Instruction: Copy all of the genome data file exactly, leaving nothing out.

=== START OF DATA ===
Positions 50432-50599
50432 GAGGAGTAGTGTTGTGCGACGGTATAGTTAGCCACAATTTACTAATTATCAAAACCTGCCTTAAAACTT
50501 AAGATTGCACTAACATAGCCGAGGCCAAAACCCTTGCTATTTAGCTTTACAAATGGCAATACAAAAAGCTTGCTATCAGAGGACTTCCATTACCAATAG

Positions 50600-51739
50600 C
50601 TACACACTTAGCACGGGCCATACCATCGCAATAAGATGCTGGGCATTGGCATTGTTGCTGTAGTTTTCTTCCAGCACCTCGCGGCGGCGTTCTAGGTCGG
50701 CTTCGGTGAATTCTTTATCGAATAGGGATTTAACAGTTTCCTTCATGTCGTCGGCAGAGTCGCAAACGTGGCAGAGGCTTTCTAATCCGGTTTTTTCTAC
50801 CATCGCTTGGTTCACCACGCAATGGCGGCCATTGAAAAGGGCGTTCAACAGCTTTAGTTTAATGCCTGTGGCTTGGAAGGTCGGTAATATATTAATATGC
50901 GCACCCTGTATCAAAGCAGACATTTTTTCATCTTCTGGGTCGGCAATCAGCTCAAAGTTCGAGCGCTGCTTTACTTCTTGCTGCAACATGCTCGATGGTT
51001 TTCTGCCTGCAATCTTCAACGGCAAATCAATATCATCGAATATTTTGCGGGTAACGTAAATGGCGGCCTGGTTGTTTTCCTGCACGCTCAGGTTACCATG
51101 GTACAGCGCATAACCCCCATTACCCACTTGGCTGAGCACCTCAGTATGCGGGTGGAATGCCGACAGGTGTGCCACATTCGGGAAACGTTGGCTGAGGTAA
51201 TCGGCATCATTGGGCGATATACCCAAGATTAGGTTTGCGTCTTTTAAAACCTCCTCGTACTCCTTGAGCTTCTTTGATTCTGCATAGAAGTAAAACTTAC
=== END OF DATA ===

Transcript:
Positions 50432-50599
50432 GAGGAGTAGTGTTGTGCGACGGTATAGTTAGCCACAATTTACTAATTATCAAAACCTGCCTTAAAACTT
50501 AAGATTGCACTAACATAGCCGAGGCCAAAACCCTTGCTATTTAGCTTTACAAATGGCAATACAAAAAGCTTGCTATCAGAGGACTTCCATTACCAATAG

Positions 50600-51739
50600 C
50601 TACACACTTAGCACGGGCCATACCATCGCAATAAGATGCTGGGCATTGGCATTGTTGCTGTAGTTTTCTTCCAGCACCTCGCGGCGGCGTTCTAGGTCGG
50701 CTTCGGTGAATTCTTTATCGAATAGGGATTTAACAGTTTCCTTCATGTCGTCGGCAGAGTCGCAAACGTGGCAGAGGCTTTCTAATCCGGTTTTTTCTAC
50801 CATCGCTTGGTTCACCACGCAATGGCGGCCATTGAAAAGGGCGTTCAACAGCTTTAGTTTAATGCCTGTGGCTTGGAAGGTCGGTAATATATTAATATGC
50901 GCACCCTGTATCAAAGCAGACATTTTTTCATCTTCTGGGTCGGCAATCAGCTCAAAGTTCGAGCGCTGCTTTACTTCTTGCTGCAACATGCTCGATGGTT
51001 TTCTGCCTGCAATCTTCAACGGCAAATCAATATCATCGAATATTTTGCGGGTAACGTAAATGGCGGCCTGGTTGTTTTCCTGCACGCTCAGGTTACCATG
51101 GTACAGCGCATAACCCCCATTACCCACTTGGCTGAGCACCTCAGTATGCGGGTGGAATGCCGACAGGTGTGCCACATTCGGGAAACGTTGGCTGAGGTAA
51201 TCGGCATCATTGGGCGATATACCCAAGATTAGGTTTGCGTCTTTTAAAACCTCCTCGTACTCCTTGAGCTTCTTTGATTCTGCATAGAAGTAAAACTTAC